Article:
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This content is taken from the University of Birmingham's online course, Metabolomics: Understanding Metabolism in the 21st Century. Join the course to learn more.

Skip to 0 minutes and 6 seconds RALF WEBER: One advantage of studying the metabolome is the transferability of the analytical approach across different biological systems. A metabolite, unlike a gene, transcripts, or protein is the same in every organism. For example, glucose is the same metabolites in humans, as it is in worms, plants, and sea anemones. Genes, transcripts, and proteins can be modified to alter their function. For example, the methylation of a gene to switch it on or off, while the modification of a metabolite results in the synthesis of a different metabolite. Therefore, assuming your analytical method can measure a specific metabolite and appropriate sample preparation is performed, you can detect that metabolite, regardless of the sample type. Metabolism is highly conserved across biology.

Skip to 0 minutes and 56 seconds The core reactions that are central to life are largely the same across the microbial, plant, and animal kingdoms. So the knowledge that we acquire for model organisms in the laboratory is applicable to metabolic processes in humans. Metabolism plays a fundamental role in supporting life, and is subject to strong evolutionary constraints. Amino acid, energy, carbohydrate, and lipid metabolism have evolved to provide the basic functions of life. The enzymes catalysing these reactions at the core of the metabolic network are highly conserved, such that the substrates and products of these enzymes are common between biological species. A third advantage of studying the metabolome is that it provides the closest link to the phenotype of an organism.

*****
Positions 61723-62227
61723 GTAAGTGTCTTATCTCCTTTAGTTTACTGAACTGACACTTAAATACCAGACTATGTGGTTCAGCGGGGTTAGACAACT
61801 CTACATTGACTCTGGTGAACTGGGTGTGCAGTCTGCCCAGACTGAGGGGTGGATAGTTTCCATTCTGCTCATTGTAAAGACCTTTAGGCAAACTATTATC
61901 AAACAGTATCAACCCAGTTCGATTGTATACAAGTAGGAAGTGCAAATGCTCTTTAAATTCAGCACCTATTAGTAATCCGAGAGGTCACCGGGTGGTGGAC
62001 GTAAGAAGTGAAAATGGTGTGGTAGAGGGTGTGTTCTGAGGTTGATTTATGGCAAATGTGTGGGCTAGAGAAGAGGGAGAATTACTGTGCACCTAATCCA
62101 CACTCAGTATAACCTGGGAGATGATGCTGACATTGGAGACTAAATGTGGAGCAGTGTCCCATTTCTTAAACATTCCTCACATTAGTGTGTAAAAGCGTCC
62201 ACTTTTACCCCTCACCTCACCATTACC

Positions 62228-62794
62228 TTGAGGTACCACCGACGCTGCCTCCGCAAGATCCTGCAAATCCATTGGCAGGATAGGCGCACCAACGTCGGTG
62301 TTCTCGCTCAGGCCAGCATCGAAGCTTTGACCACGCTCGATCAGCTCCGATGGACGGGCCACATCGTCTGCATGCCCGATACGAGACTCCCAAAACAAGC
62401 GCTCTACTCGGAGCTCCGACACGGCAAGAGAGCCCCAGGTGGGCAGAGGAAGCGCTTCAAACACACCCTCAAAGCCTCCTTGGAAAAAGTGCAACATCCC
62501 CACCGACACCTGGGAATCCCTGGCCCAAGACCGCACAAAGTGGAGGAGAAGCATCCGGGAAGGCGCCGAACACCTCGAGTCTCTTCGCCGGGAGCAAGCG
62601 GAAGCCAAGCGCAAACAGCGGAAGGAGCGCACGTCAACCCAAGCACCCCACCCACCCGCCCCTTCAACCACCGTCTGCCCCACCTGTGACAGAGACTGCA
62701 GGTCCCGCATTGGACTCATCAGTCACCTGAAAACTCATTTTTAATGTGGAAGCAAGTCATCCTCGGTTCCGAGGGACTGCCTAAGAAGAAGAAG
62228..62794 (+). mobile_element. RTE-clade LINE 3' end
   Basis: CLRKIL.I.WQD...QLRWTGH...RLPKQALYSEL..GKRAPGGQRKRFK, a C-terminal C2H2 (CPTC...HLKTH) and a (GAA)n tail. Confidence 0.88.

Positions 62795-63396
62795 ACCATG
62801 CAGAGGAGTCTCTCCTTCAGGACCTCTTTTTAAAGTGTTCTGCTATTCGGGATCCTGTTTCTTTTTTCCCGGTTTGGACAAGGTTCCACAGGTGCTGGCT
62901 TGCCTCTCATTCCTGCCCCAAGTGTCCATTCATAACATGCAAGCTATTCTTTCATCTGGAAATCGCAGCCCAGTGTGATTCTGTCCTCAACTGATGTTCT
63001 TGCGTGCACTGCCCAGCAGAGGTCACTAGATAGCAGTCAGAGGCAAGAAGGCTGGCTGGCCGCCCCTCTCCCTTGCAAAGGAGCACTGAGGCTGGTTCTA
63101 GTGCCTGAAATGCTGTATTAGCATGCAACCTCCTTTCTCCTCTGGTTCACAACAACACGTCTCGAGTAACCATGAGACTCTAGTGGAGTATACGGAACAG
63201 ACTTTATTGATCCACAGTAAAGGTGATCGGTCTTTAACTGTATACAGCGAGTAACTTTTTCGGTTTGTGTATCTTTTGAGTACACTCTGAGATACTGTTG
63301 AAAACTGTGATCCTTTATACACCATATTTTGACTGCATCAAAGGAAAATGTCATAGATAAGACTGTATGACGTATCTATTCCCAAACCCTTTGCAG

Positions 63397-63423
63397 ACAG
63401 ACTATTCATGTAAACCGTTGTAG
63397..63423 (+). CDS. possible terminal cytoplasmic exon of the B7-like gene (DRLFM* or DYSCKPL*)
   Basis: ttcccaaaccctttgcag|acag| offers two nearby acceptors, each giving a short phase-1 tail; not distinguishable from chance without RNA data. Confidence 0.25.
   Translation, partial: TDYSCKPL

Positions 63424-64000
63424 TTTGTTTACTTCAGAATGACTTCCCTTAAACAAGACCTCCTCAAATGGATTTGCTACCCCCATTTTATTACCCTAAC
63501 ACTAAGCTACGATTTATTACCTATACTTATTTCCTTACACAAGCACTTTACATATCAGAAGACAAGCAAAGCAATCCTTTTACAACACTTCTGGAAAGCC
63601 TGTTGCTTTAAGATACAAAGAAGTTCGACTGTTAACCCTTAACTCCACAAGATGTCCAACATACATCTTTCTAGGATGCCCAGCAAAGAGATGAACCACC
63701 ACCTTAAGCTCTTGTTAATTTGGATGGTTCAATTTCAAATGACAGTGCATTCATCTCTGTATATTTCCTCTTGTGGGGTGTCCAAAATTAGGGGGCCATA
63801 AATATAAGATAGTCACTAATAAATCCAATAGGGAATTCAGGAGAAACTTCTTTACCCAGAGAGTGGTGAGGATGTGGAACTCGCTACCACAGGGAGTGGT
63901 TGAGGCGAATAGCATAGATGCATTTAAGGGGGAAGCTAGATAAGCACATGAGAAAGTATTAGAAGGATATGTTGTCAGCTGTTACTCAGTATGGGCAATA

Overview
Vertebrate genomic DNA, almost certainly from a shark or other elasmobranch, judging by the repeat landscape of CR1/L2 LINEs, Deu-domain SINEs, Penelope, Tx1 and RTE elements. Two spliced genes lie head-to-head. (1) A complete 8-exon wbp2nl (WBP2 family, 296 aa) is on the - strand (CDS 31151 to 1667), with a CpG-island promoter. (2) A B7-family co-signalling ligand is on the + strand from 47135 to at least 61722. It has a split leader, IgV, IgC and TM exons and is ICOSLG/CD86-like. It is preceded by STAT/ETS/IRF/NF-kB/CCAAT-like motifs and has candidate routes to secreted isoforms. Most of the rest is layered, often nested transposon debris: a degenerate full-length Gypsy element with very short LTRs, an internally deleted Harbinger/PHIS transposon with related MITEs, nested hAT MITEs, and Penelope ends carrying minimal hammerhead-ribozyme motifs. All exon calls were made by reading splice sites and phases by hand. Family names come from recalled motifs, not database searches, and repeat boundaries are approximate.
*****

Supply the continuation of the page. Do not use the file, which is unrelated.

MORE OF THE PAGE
Skip to 1 minute and 47 seconds The metabolome is the downstream product of the interaction between the genome and the environment, and metabolic changes are amplified, relative to the genome and proteome. The turnover of metabolites is rapid, and so measuring the metabolome provides a dynamic and sensitive indicator of phenotypic changes in the organism, and the interaction between the genes, proteins, and metabolites. Small changes in the enzyme concentrations and rate of metabolic flux can lead to large changes in the metabolite concentrations. The resulting amplification means that the simple changes are easier to measure in a metabolome, and thus make metabolomics an ideal tool for detecting these changes. A fourth advantage is the high SAMPLE throughput, and the associated relative low cost that can be achieved.

Skip to 2 minutes and 41 seconds For example, analysis time of 15 minutes allows 144 samples to be analysed per day, and more than a thousand samples to be analysed each week. This means that large scale studies can be performed, and the technique is highly appropriate for screening large number of samples.

The advantages of studying the metabolome

Studying the metabolome is advantageous for several reasons including,

  • The metabolome provides the closest link to the phenotype of an organism
  • The analytical approaches are transferable across different biological systems
  • Metabolism is highly conserved across biology

Dr Ralf Weber presents an overview of the main advantages in studying the metabolome.

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This video is from the free online course:

Metabolomics: Understanding Metabolism in the 21st Century

University of Birmingham